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Posted at 03:19 PM ET, 09/25/2012

Brown camp reported no payments to ex-treasurer

Four years ago, D.C. Council members Marion Barry and Michael A. Brown paid Democratic fundraiser Hakim Sutton a combined $50,000 or so for his work for nine months as a consultant for their respective campaigns, campaign records show.

 In this year’s campaign, as Brown seeks a second term, finance reports list no direct payments to Sutton, who claims he’s been working for the campaign as its treasurer and senior strategist since last summer.

 The discrepancy seems to lend support to Sutton’s claims that some of the more than $100,000 that Brown claims Sutton stole from the campaign over the past year was actually paid to him as salary with Brown’s blessing.

Over the weekend, the Office of Campaign Finance released an audit detailing 34 checks written totaling $113,950 that were made out by Sutton and signed by him.

 In response, Sutton’s attorney, J. Wyndal Gordon, acknowledged to The Washington Post on Monday that his client had taken some of the money as salary under the direction and supervision of Brown.  But Gordon alleges that Brown requested that the payments to Sutton not be listed on campaign finance forms to inflate his cash on hand totals to scare away potential rivals.

 Asher Corson, a Brown spokesman, calls Gordon’s claim “totally false,” noting that it would be unusual for a local political strategist to collect a six-figure salary from a candidate.

But it would be also unusual that Sutton would have received no reported payment for his services.  In finance reports Brown filed for his 2012 campaign last year and earlier this year, Brown did not report any direct payments to Sutton. Only two weeks ago, after he went public with his fears that a “substantial” amount of money was missing from the campaign, did Brown amend his June 10 campaign reports to list $113,500 in “unexplained” expenditures to Sutton.

Gordon said the lack of initial disclosure to OCF backs up his assertion that Brown and Sutton had agreed that his salary be paid off the books.

“There is no way, especially with someone with his experience, that my client was” working for free, Gordon said. “He was the entire Michael Brown team. Where are the checks on the campaign finance report if it were not for Mr. Brown’s express instructions? ... It was not reported because Michael Brown told him.”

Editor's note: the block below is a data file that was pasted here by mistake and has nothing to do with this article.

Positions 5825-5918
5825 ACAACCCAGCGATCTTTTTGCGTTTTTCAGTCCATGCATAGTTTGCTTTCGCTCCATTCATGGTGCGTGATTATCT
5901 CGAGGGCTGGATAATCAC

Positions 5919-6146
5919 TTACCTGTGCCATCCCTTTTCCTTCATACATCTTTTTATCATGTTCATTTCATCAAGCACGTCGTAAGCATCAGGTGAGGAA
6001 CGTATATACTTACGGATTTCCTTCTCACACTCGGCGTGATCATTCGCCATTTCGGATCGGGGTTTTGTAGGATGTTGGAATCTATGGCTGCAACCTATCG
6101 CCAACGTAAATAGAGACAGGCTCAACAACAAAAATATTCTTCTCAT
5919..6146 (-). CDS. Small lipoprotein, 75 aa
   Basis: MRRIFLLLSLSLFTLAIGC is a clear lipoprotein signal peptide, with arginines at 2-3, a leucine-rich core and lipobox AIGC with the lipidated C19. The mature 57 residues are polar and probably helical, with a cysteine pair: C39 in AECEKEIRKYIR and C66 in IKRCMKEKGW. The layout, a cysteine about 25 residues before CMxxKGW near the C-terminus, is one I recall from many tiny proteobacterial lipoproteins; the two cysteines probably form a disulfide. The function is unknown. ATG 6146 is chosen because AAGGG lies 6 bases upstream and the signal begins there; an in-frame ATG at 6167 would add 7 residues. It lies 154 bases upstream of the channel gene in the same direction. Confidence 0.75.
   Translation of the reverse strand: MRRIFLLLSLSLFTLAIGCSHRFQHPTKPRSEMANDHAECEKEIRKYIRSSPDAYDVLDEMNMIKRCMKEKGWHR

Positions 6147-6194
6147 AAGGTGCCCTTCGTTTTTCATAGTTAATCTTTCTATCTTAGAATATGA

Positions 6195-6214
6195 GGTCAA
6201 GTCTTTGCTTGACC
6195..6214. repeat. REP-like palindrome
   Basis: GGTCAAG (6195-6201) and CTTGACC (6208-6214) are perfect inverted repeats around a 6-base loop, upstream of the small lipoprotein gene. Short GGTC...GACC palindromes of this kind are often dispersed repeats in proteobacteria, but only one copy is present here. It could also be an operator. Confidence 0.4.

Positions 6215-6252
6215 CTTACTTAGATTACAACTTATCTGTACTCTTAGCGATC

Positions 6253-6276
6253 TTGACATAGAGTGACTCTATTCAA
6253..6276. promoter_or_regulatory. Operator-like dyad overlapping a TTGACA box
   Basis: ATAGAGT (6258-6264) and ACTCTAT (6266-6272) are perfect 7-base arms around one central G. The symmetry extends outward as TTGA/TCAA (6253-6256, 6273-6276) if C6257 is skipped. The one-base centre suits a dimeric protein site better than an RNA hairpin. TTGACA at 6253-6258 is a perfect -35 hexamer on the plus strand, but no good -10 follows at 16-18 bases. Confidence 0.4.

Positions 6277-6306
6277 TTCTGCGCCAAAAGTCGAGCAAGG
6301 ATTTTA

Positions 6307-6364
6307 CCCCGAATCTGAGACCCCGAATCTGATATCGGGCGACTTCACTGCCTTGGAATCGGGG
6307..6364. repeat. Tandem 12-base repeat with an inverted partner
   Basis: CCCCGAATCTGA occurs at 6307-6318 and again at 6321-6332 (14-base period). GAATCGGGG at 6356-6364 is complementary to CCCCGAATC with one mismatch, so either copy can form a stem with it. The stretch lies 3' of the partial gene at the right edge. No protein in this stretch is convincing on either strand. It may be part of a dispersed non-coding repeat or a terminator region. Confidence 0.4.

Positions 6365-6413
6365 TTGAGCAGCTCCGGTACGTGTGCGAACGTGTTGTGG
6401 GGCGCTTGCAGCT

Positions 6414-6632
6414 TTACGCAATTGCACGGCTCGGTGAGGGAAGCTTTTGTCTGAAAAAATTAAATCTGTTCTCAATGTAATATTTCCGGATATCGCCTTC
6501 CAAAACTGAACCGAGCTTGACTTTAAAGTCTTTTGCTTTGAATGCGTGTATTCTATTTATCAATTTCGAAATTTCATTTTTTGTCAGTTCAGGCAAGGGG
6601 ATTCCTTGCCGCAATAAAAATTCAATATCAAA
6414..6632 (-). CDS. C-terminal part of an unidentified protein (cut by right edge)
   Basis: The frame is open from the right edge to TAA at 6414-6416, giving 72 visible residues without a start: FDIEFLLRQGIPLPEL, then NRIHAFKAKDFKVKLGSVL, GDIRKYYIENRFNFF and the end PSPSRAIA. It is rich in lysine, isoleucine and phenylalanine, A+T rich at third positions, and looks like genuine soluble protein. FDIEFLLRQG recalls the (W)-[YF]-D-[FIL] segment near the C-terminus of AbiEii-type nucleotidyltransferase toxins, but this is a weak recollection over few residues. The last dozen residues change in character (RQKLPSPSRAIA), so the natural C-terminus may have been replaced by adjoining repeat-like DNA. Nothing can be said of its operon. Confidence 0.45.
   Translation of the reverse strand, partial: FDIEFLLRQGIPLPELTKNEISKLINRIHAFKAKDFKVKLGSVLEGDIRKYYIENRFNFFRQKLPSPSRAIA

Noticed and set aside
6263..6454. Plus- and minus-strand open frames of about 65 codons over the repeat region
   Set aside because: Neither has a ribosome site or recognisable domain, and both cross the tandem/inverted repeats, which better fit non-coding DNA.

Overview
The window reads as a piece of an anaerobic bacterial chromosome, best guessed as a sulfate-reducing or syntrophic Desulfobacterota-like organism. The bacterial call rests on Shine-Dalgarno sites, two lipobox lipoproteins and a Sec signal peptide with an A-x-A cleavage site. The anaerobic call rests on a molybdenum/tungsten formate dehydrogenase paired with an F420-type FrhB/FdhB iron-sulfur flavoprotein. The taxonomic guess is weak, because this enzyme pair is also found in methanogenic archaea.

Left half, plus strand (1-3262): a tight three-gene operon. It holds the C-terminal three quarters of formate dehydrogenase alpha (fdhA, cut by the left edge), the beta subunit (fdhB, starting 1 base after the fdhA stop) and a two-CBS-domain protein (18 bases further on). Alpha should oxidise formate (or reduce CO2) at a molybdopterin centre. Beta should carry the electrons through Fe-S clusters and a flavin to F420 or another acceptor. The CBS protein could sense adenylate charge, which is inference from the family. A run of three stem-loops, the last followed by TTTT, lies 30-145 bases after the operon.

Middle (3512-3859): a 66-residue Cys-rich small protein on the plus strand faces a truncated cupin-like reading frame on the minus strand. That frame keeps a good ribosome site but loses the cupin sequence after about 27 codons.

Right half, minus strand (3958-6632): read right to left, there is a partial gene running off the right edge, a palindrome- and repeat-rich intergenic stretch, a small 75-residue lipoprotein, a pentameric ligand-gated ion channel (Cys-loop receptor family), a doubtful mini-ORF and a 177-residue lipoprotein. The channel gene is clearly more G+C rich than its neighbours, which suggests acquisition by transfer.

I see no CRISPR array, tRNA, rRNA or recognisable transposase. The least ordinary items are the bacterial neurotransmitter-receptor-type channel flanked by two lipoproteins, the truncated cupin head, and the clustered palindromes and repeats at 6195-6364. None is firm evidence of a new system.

In an interview, Corson said he could “not explain” why no payments to Sutton showed up on campaign finance reports until this month.

“You are asking us to explain why [Sutton] chose to explain things as he did at the time” on campaign records, said Corson, noting that Sutton prepared the finance reports. “Frankly, you should be asking him that. He is the one who filed those reports.”

Corson added that Sutton never filed documents with the campaign that would warrant a salary.

“Our former treasurer never submitted a single invoice, therefore the payments he made to himself couldn’t possibly be legitimate,” Corson said.

But in several past campaigns, Sutton appeared to take in as much as $10,000 a month in consulting fees from clients, according to campaign finance records.

In 2008, Barry paid Sutton $47,369 in consulting records from March through October of that year for work done on his reelection campaign.

The same year, Brown paid Sutton $3,800 in September and October for consulting work leading up to the November election, records show. Brown’s 2008 campaign also paid Sutton $1,500 in March 2009.

A year before that campaign, when Brown unsuccessfully ran for the Ward 4 council seat, the Brown campaign paid Sutton $13,500 between January and May 2007, according to records.

While the past payments to Sutton do not appear to justify a six-figure salary in the current campaign, Gordon said his client and Brown had an “exclusivity” agreement that resulted in a higher level of payment than previous campaigns.  Among other responsibilities, including running the Brown campaign from Sutton’s home for much of the past year, Gordon said his client was tasked with helping Brown raise as much as $700,000.

Gordon declined to provide documentation of the agreement to The Washington Post, but said his client is cooperating with D.C. police and the U.S. attorney’s office.

“I am not disclosing anything until I see what (authorities) produce,” Gordon said. “When the time is right, I will produce records.”

Meanwhile, the investigation continues to fuel Brown’s opponents in the Nov. 6 election.

A.J. Cooper, one of seven at-large candidates in the race for two seats on the council, said Brown’s campaign finances are “indicative of his lack of qualification to be a council member.”

“If you can’t take care of your own money in your campaign account ... then how can you expect to be in charge of workforce development, economic development?” asked Cooper, an independent who works as a policy director at the D.C Campaign to Prevent Teen Pregnancy. “How can you be in charge of a $10.4 billion budget?”

Corson responded: “People care about their own lives, not Michael Brown’s life. ... His record of serving all residents in the community, business groups, workers, community groups, is strong.”

By  |  03:19 PM ET, 09/25/2012

 
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